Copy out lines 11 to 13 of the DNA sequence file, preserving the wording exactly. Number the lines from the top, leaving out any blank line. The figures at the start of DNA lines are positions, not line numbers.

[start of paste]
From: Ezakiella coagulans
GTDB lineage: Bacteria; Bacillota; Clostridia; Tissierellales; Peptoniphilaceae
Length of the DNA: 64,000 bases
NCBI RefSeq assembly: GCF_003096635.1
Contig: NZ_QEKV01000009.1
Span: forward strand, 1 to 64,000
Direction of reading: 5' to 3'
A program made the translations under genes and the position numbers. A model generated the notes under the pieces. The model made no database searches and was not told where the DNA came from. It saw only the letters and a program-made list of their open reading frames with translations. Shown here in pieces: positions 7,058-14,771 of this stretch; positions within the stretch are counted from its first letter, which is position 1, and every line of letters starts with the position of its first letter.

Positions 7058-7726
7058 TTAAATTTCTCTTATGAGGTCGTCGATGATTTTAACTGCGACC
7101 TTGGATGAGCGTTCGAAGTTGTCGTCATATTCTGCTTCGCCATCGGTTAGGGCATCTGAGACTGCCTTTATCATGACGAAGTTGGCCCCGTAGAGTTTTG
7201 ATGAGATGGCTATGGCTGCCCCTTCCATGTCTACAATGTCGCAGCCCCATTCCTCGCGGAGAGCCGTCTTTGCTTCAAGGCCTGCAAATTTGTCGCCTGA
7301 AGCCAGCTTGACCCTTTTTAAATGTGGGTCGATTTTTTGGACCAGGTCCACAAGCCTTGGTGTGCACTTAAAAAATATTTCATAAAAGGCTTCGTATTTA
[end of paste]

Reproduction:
7101 TTGGATGAGCGTTCGAAGTTGTCGTCATATTCTGCTTCGCCATCGGTTAGGGCATCTGAGACTGCCTTTATCATGACGAAGTTGGCCCCGTAGAGTTTTG
7201 ATGAGATGGCTATGGCTGCCCCTTCCATGTCTACAATGTCGCAGCCCCATTCCTCGCGGAGAGCCGTCTTTGCTTCAAGGCCTGCAAATTTGTCGCCTGA
7301 AGCCAGCTTGACCCTTTTTAAATGTGGGTCGATTTTTTGGACCAGGTCCACAAGCCTTGGTGTGCACTTAAAAAATATTTCATAAAAGGCTTCGTATTTA